Bodybuilding can be seen to be about nothing but failure. [...]
I always want to work my muscle, muscular group, until it can no longer move: I want to fail. As soon as I can accomplish a certain task, so much weight for so many reps during a certain time span, I must always increase one aspect of this equation, weights reps or intensity, so that I can again come to failure. [...]
Intensity times movement of maximum weight equals muscular destruction
Is the equation between destruction and growth also a formula for art?
– Kathy Acker1
In Neil Bartlett and Stuart Marshall’s video Pedagogue (1988), Bartlett performs a monologue for the camera while Marshall interrogates his dealings with students at Newcastle Polytechnic, where they both taught at the time. As the questions shift from the professional to the personal, the gap between what is being said and shown grows, making apparent that the truth has been stretched to fall in line with Margaret Thatcher’s forced closeting of homosexuality.2 Clad in an open denim shirt and black leather jacket, Bartlett unpacks the contents of his briefcase: a metal ring and chain are described as ‘modern jewellery’, black latex gloves are to fight Newcastle’s cold weather, while moisturising cream and a vial – of poppers, we presume – are a means to ensure he presents ‘a fresh, healthy face to the world and in particular to [his] students’. Naturally, a men’s fitness magazine is just another tool of pastoral care, ‘to teach students the importance of the classical adage “a healthy body in a healthy mind”’. Despite the irony that riddles Pedagogue, certain forms of ‘bodybuilding’ had in fact become a central concern in Marshall’s work since the early 1980s.3 In the wake of the HIV/AIDS epidemic, to which he would lose his life in 1993, his efforts as an artist, writer and activist focussed on undoing the social and political construction of the neoliberal body. At the same time, through coalitional politics, he sought to build a new, collective body able to confront the state’s use of the health crisis to suppress unsanctioned forms of intimacy.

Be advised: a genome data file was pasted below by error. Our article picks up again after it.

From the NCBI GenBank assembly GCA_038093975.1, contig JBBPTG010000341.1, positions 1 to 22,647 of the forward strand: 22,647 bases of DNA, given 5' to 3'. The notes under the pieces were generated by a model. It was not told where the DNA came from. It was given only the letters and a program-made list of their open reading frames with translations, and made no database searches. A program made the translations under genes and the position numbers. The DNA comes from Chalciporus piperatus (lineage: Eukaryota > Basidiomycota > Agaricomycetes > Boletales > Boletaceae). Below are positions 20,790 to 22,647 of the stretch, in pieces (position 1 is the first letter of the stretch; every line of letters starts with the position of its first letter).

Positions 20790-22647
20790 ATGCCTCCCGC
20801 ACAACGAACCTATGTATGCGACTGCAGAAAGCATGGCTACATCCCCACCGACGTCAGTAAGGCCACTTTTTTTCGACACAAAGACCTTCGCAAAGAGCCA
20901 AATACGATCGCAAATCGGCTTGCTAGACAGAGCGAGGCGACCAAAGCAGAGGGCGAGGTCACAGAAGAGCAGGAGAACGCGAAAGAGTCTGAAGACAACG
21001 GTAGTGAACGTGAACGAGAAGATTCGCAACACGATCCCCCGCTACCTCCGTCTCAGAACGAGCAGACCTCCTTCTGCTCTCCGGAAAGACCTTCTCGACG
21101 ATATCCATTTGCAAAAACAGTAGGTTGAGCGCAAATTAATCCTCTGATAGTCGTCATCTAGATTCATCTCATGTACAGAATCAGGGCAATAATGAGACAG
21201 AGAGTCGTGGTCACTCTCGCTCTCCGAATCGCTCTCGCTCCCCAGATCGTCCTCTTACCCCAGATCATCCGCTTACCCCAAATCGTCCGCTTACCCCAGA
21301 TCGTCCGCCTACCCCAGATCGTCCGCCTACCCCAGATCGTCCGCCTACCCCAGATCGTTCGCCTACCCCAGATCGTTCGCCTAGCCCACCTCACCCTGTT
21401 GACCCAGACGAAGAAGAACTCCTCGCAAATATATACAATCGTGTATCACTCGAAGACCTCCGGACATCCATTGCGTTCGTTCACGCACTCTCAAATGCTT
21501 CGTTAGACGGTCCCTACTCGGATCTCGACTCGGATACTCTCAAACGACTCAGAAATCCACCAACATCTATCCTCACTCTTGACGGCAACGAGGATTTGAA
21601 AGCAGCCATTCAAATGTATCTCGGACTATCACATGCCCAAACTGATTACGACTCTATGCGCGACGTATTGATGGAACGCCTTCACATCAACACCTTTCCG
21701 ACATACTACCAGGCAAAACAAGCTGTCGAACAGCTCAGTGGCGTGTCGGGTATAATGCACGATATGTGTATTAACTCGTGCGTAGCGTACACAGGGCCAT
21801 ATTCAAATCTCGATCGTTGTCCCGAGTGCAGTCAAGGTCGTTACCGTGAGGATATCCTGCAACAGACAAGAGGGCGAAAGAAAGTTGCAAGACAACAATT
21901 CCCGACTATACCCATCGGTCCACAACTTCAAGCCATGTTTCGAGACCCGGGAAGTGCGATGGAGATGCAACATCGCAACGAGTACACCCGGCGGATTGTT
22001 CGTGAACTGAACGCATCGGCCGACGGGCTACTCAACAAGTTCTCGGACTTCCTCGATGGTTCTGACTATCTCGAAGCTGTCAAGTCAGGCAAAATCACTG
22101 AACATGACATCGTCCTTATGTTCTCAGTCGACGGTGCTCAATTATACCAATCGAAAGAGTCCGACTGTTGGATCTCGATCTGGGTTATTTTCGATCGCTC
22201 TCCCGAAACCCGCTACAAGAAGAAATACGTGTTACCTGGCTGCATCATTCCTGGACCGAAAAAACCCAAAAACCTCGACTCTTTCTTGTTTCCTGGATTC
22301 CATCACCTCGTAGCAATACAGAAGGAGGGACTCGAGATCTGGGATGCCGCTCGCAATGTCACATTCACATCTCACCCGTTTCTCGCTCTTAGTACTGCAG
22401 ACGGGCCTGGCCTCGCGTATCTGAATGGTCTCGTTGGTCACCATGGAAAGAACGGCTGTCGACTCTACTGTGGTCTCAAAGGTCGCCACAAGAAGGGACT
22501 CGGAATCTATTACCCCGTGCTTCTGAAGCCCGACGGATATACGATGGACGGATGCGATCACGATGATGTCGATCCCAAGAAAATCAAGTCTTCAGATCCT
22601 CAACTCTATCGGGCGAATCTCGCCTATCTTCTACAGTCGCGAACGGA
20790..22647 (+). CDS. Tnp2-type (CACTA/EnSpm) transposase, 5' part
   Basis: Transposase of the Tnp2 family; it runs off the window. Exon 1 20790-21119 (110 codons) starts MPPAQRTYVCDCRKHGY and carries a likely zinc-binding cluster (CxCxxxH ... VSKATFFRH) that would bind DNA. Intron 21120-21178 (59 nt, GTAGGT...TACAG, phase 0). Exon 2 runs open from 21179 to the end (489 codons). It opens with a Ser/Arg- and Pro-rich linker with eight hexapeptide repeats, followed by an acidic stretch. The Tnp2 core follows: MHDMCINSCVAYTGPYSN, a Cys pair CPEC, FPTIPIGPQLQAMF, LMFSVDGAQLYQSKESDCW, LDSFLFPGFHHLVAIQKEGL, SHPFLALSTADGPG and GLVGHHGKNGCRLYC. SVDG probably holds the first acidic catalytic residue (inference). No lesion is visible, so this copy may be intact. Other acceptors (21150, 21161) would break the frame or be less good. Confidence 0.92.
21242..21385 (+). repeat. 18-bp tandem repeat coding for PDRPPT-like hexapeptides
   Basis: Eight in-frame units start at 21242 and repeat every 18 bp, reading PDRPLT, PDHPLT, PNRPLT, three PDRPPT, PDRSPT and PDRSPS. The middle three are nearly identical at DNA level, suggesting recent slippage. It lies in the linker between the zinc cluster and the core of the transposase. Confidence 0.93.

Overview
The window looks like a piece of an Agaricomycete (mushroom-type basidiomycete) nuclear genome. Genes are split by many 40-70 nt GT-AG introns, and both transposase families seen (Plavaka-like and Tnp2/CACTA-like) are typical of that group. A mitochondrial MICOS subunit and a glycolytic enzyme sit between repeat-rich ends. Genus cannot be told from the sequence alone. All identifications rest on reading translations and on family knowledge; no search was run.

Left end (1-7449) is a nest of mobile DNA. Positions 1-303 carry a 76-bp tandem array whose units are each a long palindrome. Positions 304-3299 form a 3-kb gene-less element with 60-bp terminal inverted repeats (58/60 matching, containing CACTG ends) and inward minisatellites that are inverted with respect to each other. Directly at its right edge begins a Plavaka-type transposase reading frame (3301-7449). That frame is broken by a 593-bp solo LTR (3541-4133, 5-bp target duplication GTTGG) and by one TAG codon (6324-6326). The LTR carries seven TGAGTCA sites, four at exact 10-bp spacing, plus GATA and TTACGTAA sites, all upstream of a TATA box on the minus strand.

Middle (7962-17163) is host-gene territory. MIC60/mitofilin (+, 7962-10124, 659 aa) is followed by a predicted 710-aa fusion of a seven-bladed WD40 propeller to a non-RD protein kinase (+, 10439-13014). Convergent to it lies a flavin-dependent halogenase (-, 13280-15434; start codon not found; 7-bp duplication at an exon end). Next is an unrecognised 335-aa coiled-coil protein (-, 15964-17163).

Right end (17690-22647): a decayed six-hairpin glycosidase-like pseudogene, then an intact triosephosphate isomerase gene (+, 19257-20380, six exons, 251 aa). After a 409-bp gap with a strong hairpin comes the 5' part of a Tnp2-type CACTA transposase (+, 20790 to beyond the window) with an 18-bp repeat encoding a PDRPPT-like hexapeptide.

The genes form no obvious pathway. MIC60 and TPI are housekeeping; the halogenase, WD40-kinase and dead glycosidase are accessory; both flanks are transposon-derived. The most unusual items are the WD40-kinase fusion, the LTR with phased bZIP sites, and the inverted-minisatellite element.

This issue of Afterall addresses this dual notion of ‘bodybuilding’ as a mode of practice that attempts to wrest embodied subjectivity from the clutches of economic and political abstraction and, from that degree zero of situated and embedded experience, to rebuild the social. As artist and writer Hannah Black writes in the opening essay, the reduction of the body to mere property or possession is acutely evident in the liberal subject’s structural dependency upon the slave relation – the physical and symbolic subjugation of blackness, which perseveres in the systemic racism of contemporary institutions. Yet, Black also writes about the social life that emerges from social death; that is, the specific forms of sociality internal to blackness’s structural negation, which are not a function of the individual subject but rather its antagonist. ‘Collectivity’, she notes, ‘is exactly not a gathering of points, but a blur or smear.’ From domestic artworks that seek to dissolve the borders of individuality to cooperative structures wrought in the heat of political activism, the artistic practices featured in this issue are situated in the nexus where, as Lauren Berlant puts it, ‘the inwardness of the intimate is met by a corresponding publicness’.4
Born, like Marshall, in the immediate aftermath of World War II, Ion Grigorescu responded in his early work to the transformation of social and cultural life in Romania in the late 1960s and 70s. As Nicolae Ceauşescu’s regime tightened its grip, Grigorescu withdrew from public life, staging numerous self-portraits for the camera that depict a vulnerable and often split image of the male body, at odds with Ceauşescu’s incarnation of the Modern Man. Kathy Acker’s fascination with the materiality of the body stems from a similar desire to erode abstraction. Working out was for her a means to come to terms with the body, and thus with ‘change, chance and death’5 – although, as Chris Kraus recounts, Acker’s actual fear of mortality was inversely proportional to her literary obsession with time, failure and chaos. Holly Herndon’s electro-acoustic musings, on the other hand, extend the problem of corporeality to our present-day, technologically augmented selves. Turning her laptop into a sonic mirror and pitching it against her own voice, she amplifies the newly found intimacy between organic bodies and their high-tech prostheses in an attempt to tune in to technology's ‘emerging pleasures ... and potential for changing the rules of the game’.6